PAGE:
A Much Earlier Weekly Diary


I walked the walls of a medieval city wearing a hat that came down to my knees. As the day progressed I spoke to statues while my wife struggled through tunnels of cloth. We came back riding bareback on metal maggots – hers was called Achilles and mine was called Hector.



I came out of the sad mists of time to take the jester’s road to town. An assemblage of total strangers cut the day into manageable slices as “Pixie-head” (my name not hers) hovered at least six inches above the ground. I was just about to proclaim the apotheosis of time when a coconut fell on my own head.



I emerged from the bowels of the bedroom later than planned (some time in the 25th Century). During the main part of the day I had to struggle with alligators while rain clouds dressed as morris men danced overhead. In the middle of the last act a previously unknown character entered holding a wrist watch.



A long day which was stretched like sellotape across brown paper – the chorus line had to tear the tape from their mouths before they could sing their well known songs. I pulled a thought bubble from the top of my head and kneaded it into a rough map of the Isle of Wight.



I fluttered my wings early while hanging in a clear plastic bag from the bedroom ceiling. I then returned to writing secret messages on the back of postage stamps – which came as some relief. Later, I walked at least half a mile with an old fashioned galvanised bath hanging like the Sword of Damocles over the top of my head. It was only when I touched the door handle that it inverted.



When I looked in the mirror to comb my hair I was mildly surprised to see three of me, one of which being only four feet high. I thought it was a shame there wasn’t two of my small self as they would have made a nice cruet set. I shook the mechanical spiders off the top of my head and the mirror transformed into the image of a hero of D-Day.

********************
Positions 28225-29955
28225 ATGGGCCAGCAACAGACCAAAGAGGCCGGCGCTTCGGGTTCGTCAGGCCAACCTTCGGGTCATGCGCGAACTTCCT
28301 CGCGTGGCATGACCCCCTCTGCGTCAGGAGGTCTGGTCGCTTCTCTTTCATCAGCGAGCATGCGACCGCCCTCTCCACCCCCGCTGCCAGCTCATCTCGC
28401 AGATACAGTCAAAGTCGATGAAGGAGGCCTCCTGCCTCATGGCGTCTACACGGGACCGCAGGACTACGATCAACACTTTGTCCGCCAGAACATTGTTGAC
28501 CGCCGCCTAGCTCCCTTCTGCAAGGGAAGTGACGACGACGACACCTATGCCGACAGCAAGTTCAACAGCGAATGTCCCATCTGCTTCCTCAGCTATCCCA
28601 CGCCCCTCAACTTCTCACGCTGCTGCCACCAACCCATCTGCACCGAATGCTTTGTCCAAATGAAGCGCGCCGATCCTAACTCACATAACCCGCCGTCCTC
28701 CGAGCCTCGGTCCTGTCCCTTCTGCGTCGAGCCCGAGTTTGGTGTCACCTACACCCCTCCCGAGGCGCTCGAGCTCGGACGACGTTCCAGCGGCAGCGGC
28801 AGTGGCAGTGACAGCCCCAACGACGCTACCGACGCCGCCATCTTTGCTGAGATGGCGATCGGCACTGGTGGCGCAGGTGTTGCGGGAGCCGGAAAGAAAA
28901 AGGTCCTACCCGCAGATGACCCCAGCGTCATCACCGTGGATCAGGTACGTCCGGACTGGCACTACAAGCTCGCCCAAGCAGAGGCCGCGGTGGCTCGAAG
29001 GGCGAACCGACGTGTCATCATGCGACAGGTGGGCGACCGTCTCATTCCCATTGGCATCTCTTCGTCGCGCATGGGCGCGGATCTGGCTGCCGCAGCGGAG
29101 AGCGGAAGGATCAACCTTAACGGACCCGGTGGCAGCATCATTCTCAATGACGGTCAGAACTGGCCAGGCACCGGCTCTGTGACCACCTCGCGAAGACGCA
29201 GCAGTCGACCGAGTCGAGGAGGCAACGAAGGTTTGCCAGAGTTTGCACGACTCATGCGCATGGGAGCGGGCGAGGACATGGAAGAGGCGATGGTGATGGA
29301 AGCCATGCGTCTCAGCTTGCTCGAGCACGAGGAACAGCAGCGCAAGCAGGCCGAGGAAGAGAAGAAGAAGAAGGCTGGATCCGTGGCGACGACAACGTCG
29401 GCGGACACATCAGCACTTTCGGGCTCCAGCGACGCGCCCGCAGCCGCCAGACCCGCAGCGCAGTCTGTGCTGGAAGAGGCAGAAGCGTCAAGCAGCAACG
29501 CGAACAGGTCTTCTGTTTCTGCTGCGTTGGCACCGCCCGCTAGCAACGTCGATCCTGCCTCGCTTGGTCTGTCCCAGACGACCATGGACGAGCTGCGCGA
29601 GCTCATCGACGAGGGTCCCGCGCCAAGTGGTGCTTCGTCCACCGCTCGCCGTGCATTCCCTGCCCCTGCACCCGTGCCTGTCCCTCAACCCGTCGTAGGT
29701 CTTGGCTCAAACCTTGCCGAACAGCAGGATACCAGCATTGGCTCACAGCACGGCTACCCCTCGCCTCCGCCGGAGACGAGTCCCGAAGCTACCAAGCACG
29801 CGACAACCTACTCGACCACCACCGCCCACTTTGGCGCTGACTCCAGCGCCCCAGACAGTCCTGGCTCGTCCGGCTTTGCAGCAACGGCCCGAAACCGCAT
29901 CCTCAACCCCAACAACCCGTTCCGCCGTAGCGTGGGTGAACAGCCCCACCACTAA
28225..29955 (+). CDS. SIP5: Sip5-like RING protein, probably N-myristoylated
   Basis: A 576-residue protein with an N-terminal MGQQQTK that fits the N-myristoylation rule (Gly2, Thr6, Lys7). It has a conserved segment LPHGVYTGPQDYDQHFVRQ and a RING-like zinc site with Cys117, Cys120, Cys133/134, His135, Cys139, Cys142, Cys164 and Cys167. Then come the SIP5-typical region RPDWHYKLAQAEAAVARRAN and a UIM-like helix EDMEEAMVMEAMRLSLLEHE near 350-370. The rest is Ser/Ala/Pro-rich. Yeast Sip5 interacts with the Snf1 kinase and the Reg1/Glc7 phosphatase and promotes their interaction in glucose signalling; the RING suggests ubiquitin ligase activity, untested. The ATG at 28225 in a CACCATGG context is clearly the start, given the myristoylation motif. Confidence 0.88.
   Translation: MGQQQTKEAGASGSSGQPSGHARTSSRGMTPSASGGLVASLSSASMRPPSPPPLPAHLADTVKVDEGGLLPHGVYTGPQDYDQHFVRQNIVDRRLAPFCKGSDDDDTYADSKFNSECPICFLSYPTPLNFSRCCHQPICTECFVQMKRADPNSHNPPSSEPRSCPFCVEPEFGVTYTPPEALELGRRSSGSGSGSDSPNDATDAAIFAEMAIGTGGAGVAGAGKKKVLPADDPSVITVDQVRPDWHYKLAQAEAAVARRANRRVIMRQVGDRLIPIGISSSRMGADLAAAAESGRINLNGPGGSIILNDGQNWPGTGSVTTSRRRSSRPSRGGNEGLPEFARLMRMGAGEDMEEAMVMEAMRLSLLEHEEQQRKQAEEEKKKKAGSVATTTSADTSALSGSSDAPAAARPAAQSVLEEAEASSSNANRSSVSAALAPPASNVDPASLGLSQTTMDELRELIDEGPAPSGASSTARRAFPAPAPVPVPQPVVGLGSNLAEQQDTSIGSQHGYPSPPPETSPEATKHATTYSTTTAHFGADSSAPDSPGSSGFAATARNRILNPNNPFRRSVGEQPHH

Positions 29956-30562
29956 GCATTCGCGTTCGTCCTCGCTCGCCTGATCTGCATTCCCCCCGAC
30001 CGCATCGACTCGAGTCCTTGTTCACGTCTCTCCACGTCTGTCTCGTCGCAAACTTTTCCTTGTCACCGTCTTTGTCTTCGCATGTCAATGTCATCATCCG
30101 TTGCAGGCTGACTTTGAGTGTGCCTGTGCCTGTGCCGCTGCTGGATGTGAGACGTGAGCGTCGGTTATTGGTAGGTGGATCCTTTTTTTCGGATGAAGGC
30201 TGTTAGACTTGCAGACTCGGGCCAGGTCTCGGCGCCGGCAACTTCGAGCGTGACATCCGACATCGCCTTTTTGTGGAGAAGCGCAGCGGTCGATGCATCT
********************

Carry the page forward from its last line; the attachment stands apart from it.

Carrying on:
I opened the curtains at ten to eight, just in time to see Diomedes throw his spear at Ares, I closed them again and waited for the petals to fall. I worked in my rabbit cage all day, clothed as it was in coloured silks and buzzing with the remembered voices of my past. I professed my love as the day sailed away.


About Gerald Shepherd

Gerald Shepherd is a painter, graphic artist, sculptor, digital/multimedia artist, photographer, writer, curator and arts administrator. He has also been involved with science art, performance art, conceptual art, installations and environments (as well as peripheral creative pursuits such as garden design).
This entry was posted in Diary, Poetry, prose, Uncategorized, Writing and tagged , , , , , , , , , , . Bookmark the permalink.

Leave a Reply

Fill in your details below or click an icon to log in:

WordPress.com Logo

You are commenting using your WordPress.com account. Log Out /  Change )

Google+ photo

You are commenting using your Google+ account. Log Out /  Change )

Twitter picture

You are commenting using your Twitter account. Log Out /  Change )

Facebook photo

You are commenting using your Facebook account. Log Out /  Change )


Connecting to %s